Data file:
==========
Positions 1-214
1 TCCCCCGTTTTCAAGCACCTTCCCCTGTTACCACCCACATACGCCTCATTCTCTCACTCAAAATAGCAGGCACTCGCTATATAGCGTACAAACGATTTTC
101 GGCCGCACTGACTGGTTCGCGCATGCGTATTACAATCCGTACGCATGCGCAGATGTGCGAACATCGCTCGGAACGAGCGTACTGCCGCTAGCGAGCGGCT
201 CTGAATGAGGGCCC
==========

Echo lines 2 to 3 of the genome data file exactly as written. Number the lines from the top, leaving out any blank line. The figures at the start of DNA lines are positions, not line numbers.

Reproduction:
1 TCCCCCGTTTTCAAGCACCTTCCCCTGTTACCACCCACATACGCCTCATTCTCTCACTCAAAATAGCAGGCACTCGCTATATAGCGTACAAACGATTTTC
101 GGCCGCACTGACTGGTTCGCGCATGCGTATTACAATCCGTACGCATGCGCAGATGTGCGAACATCGCTCGGAACGAGCGTACTGCCGCTAGCGAGCGGCT